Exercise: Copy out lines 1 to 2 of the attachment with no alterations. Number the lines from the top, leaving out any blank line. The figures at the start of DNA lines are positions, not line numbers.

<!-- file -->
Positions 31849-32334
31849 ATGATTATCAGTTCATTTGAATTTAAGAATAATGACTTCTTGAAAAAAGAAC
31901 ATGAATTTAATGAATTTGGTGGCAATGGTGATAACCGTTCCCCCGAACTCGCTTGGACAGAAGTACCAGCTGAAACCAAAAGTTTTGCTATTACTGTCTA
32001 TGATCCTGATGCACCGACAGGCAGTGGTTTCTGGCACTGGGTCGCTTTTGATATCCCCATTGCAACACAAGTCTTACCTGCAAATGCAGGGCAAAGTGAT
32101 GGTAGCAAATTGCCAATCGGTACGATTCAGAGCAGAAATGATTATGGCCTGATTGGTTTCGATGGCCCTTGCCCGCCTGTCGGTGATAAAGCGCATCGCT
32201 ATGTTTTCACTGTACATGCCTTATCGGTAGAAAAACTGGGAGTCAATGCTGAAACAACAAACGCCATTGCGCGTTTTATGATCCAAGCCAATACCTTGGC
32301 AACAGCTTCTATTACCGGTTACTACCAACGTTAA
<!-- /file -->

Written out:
Positions 31849-32334
31849 ATGATTATCAGTTCATTTGAATTTAAGAATAATGACTTCTTGAAAAAAGAAC